Solacetree

The Blessing of Losing Your Faith

Posted by:

The Blessing of Losing Your Faith

He contacted me after reading some of my work on depression, doubt, and anger at God. As we talked, he expressed affirmation of my rocky spiritual journey, because he battles with those things himself. My friend is a follower of Jesus, with a Christian website, and his writing is full of faith.

Then last week, a bomb arrived in my e-mail box.

Well, Joy, it’s been a couple of days since I told God to go fuck himself, and I still haven’t heard any reply. In fact, I’m seriously considering being an agnostic (I don’t have enough certainty to be an atheist). The funny thing is I’m actually more worried about losing all of my Christian friends than losing my faith!

A few days later, he wrote,

I don’t know, maybe I haven’t lost my faith in God Himself, but in evangelical Christianity. There’s so much emphasis on original sin that I feel like I can never measure up to God, no matter how many churches emphasize God’s grace.

Yes, I’m concerned for him, but he’s not in danger of going under. But maybe evangelical Christianity is when it comes to mercy for believers with faith panic attacks. John the Baptist’s failure of faith in prison would cause him to lose his license to preach in most churches I know, evangelical or not. We can get so focused on saving the lost that we forget to save the found.

Jesus said, “Blessed are the merciful, for they will be shown mercy.” As in kindness and compassion. As in understanding even if you don’t understand. I haven’t heard any Christians criticize Jesus for saying, “My God, my God, why have you forsaken me?” But for believers to voice the same often results in distain and censure for doubting God. I don’t blame my friend one bit for being afraid to tell his friends about his spiritual crisis. He knows at least some of them will righteously reprimand him – what my husband calls try to “bitch-slap” him back into line – without a clue how they would feel if they found themselves in the same predicament .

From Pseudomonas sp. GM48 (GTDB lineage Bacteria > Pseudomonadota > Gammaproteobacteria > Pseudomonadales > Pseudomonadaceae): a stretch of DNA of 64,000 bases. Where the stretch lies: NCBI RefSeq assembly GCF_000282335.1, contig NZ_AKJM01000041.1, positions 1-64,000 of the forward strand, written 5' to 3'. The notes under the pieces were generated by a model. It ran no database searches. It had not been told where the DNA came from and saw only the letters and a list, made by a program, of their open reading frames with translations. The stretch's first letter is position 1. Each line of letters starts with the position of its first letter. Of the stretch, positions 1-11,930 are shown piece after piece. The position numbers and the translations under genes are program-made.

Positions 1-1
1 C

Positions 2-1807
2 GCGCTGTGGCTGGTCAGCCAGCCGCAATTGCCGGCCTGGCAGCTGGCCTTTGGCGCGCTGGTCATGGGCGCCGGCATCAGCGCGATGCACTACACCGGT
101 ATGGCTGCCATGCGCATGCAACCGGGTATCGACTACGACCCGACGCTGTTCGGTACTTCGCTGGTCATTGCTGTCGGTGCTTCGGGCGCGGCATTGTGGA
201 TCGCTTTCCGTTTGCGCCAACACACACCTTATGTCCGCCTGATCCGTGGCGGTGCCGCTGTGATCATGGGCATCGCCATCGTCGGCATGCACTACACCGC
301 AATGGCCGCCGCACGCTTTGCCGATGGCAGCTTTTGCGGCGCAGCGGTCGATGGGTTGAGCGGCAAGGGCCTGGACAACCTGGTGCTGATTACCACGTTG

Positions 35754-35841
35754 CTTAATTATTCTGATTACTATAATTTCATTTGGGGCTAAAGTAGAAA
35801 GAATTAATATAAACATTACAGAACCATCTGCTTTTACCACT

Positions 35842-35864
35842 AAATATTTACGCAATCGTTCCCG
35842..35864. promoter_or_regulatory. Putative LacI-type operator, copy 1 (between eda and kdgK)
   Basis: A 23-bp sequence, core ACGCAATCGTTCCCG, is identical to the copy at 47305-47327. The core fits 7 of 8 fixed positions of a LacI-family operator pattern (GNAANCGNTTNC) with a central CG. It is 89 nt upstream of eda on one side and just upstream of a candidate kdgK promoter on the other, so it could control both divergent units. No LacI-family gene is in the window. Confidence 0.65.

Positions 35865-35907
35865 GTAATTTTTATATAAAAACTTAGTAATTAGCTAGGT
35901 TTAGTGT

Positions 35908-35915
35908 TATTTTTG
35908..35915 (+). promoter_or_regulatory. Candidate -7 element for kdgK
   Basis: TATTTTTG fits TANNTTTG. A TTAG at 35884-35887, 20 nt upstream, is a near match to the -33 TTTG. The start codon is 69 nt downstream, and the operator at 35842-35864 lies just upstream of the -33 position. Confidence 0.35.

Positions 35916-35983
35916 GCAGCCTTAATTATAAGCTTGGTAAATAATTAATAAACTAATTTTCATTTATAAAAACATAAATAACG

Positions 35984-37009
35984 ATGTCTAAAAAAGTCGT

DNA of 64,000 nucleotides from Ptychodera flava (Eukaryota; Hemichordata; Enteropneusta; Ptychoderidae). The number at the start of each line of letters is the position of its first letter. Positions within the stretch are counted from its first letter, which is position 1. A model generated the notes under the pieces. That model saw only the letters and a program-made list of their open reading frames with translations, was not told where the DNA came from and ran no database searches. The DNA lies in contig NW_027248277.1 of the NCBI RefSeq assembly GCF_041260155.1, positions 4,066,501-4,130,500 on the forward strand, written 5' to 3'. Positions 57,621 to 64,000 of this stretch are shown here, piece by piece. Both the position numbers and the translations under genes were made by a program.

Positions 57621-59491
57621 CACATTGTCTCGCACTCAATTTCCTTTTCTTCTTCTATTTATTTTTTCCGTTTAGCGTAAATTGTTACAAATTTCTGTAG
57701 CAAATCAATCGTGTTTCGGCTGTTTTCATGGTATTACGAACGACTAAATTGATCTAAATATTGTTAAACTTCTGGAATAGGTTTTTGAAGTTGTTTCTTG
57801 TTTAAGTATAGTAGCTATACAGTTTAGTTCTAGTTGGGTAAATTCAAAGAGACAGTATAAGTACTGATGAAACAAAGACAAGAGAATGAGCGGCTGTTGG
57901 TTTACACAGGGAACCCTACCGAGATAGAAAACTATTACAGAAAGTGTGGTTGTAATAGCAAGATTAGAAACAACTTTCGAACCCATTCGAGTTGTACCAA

I’ve been where my friend is many times, and do you know what I did? Kept my mouth shut around the faithful. That’s a tragedy. One time in my life when I wondered if I was even a Christian turned out to be a huge blessing for me in the end.

When I first met my husband, Bud, 13 years ago, his connection with God was through the practice of Native American spiritual traditions. God became real to him through their strict formalities of worship. I had made the mistake (I thought) of asking God to help me lay aside everything I knew about Him, so I could have a fresh encounter with Him. God honored that prayer by taking away all the meaning and comfort I found through liturgy, communion, and prayer. My spiritual connection with God and the church vanished, leaving me with nothing.

I was jealous as hell of Bud, who wasn’t even a Christian at the time, because the sacred traditional practices he followed gave him an intimate personal connection with the God who apparently had abandoned me. Where was my fresh encounter with God? I not only didn’t believe anymore, I couldn’t believe no matter how hard I tried. Who did I tell? No one but Bud, because he understood these things can come and go, unlike Christians who believe that if your faith is genuine, you never lose it. Apparently my faith wasn’t genuine. Maybe it never had been, and I had been deluding myself all along. Lovely, huh.

So how did I get from there to here? Wandering time in the wilderness, followed by an encounter with the kind of God I needed (who had been there all along). He/She assured me it was OK to doubt, be angry at God, and question if I even believed at all. Here’s the most radical thing of all: Jesus said to me, “It’s OK to wonder if you’re a Christian. I’m not sure I’m a Christian, either.” OK, now you can lynch me if you want, if you think I obviously didn’t hear that from Jesus, because he never would have said such nonsense.

I honor your opinion, but you weren’t there. I know what I experienced. What Jesus shared with me gave me permission to continue to having conversations with him, because I discovered that God’s mercy towards me wasn’t conditional on what I believed. God loves all of us just as we are. And because I personally experienced that, I can extend mercy to my friend, no matter what. I’ve also learned I don’t have to experience what someone else does to have compassion for their pain.

And neither do you, and neither does the church. “And what does the Lord require of you? To act justly and to love mercy and to walk humbly with your God.” I need God’s mercy and long for that from the Body of Christ on a regular basis, and you might, and probably will, need it yourself someday.